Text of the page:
6. ‘ I was inspired by those that pursued improvement not “compliance” and did not mistake the floor for a ceiling.’
    – I absolutely agree with this and support your emotion here.

    I was actually part of a large group of local independent primary care docs who formed an IPA and eventually was accepted as an ACO. We actually had some contracts in which we shared percentage of savings given to insurers (which is the essential ACO premise). I firmly believe that the preferred ACO model is for independent physicians, not hospitals, to be the central agency. Hospital involvement in anything that purports cost savings is an internal contradiction which cannot be fixed. Hospitals are the black hole into which most of the money of health care is sucked. They can’t be put in charge of cutting cost.

    Sorry that was so harsh.

    Here is my problem with this: doctors still work for insurers, not patients. I left my practice (part of that IPA) because the “big data” became far important than the “little patient.” If patients were helped, it was indirectly in that they benefitted as the data went in the “right direction.” The ACO adds another layer of complexity to an already overwhelmingly complex system.

    I am now motivated on a micro level to do what ACO’s are trying to accomplish on a macro level: accountability (to patients, since they pay me), cost savings (because I want to give them value), avoidance of unnecessary ER visits, hospitalizations, and procedures (to give them value), and open communication (because that’s what they pay me for). But I do it for about $50/person/month. We are working for the same end, but I love my job much more now than I did before I changed. Hopefully we both succeed and meet in the middle and shake hands.

    • Rob, features of the ACO are desirable, but those features are more fluff than reality when the bean counters set up shop and they always do. In your model hopefully you have set up a way of making sure that you are financially comfortable to attend to your patients the best way possible without the bean counter. The ACO has to eventually resort to saving money by denying some of the things that you freely provide.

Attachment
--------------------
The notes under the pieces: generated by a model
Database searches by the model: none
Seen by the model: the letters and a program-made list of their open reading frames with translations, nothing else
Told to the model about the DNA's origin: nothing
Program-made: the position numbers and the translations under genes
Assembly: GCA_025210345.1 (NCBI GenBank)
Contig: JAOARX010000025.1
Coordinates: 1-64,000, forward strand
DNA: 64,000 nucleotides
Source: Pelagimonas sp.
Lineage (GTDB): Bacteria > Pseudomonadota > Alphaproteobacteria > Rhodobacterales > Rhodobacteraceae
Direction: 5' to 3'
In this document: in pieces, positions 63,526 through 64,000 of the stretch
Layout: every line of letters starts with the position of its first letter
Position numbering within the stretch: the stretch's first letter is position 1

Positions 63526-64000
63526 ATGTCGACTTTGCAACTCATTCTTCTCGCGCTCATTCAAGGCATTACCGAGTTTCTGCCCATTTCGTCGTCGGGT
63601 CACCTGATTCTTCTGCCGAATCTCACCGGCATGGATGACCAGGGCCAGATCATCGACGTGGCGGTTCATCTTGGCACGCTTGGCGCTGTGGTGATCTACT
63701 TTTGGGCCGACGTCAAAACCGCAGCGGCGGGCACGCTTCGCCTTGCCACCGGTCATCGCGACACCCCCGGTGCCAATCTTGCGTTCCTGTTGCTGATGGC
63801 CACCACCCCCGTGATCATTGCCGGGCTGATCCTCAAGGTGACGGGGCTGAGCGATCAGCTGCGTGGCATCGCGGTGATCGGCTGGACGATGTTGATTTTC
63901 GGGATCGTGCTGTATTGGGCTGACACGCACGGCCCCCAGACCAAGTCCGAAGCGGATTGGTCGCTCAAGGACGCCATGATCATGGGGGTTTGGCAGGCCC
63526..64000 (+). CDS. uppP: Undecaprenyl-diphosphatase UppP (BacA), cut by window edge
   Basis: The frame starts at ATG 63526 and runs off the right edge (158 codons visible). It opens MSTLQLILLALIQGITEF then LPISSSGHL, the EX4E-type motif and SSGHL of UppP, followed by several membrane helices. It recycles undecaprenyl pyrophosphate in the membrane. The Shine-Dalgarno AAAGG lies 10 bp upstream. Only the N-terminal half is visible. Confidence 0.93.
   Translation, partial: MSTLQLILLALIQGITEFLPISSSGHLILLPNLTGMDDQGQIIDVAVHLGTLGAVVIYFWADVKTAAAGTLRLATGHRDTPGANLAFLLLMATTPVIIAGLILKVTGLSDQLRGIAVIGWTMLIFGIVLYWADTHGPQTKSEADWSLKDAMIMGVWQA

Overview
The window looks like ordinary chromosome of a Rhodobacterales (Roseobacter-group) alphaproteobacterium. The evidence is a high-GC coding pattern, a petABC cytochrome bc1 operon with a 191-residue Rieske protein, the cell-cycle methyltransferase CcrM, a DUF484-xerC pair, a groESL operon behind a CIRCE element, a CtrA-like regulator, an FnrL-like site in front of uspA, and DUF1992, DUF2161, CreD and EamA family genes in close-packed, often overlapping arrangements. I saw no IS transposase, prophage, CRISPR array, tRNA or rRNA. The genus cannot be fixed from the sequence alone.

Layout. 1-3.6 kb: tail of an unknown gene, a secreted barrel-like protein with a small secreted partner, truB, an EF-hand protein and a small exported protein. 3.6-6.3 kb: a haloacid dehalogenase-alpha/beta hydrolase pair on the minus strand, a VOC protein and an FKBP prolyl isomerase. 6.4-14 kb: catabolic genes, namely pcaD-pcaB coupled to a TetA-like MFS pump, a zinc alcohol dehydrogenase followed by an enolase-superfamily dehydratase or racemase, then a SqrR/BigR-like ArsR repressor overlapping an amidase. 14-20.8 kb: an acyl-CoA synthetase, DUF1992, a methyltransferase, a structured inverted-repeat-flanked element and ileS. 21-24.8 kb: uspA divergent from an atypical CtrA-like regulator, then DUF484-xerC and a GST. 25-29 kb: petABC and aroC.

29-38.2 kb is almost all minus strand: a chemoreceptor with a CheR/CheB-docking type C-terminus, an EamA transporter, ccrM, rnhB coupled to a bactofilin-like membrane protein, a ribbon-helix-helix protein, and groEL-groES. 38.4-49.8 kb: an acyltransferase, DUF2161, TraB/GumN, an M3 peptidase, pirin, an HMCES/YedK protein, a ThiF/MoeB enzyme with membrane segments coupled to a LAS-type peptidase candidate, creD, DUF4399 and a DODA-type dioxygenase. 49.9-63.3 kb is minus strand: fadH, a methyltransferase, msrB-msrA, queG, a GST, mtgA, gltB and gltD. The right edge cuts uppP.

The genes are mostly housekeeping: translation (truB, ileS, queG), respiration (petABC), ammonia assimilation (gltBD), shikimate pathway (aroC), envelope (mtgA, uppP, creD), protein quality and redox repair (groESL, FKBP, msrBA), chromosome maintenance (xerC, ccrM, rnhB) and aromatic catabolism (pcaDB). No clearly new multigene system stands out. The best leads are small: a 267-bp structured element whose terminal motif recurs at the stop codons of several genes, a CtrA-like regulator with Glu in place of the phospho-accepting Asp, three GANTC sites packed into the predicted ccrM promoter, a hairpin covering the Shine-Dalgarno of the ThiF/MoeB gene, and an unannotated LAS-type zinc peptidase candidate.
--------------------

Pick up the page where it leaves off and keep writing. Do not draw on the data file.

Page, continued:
Take note how Dr. Mostashari has not yet answered: “How have you managed to overcome the negative incentives to deny care or deny the existence of disease when such denial does not leave a paper trail?” It is not that he isn’t trying to do good things. He just doesn’t have an answer and that means that we will see devastating things happening to patients.

    • “Sorry that was so harsh.”

      But true. The truth is always “harsh” because we don’t want to believe it.

  7. Farzad, I am all for people finding their passion and pursuing it. It’s a moment that can come at any time in life and often in a surprising manner. What’s not surprising is the belief in the ACO as the new magic bullet. We’ve seen this movie: capitation, multiple HMO models, bundled rates, unbundled rates, DRGs, RBRVS, case rates, narrow networks, yadda, yadda, yadda. All now just health policy trivia answers to the Jeopardy question “What reimbursement models were supposed to solve all our problems?”

    Make this work, Farzad. Don’t become an answer to a trivia question.

  8. “join Accountable Care Organizations (ACO) in which doctors are paid to deliver the best care, not the most care.”

    We hear this all the time. In your blog you did not touch on the ONE important issue that seems to be left out in all of the ACO grand schemes that preceded you. Incentives. How have you managed to overcome the negative incentives to deny care or deny the existence of disease when such denial does not leave a paper trail?

  9. Its always good to see people take initiative and to start a company, though one directed at independent physician practices would appear to be seeking a diminishing market niche. With medical M&A on the uptick where regional hospital systems and insurance companies are buying practices and hospitals, while forming their own ACOs, I am unsure of the value offered for an independent physician to join this type of ACO instead of one offered by their local health system.

    Thank you and best of luck.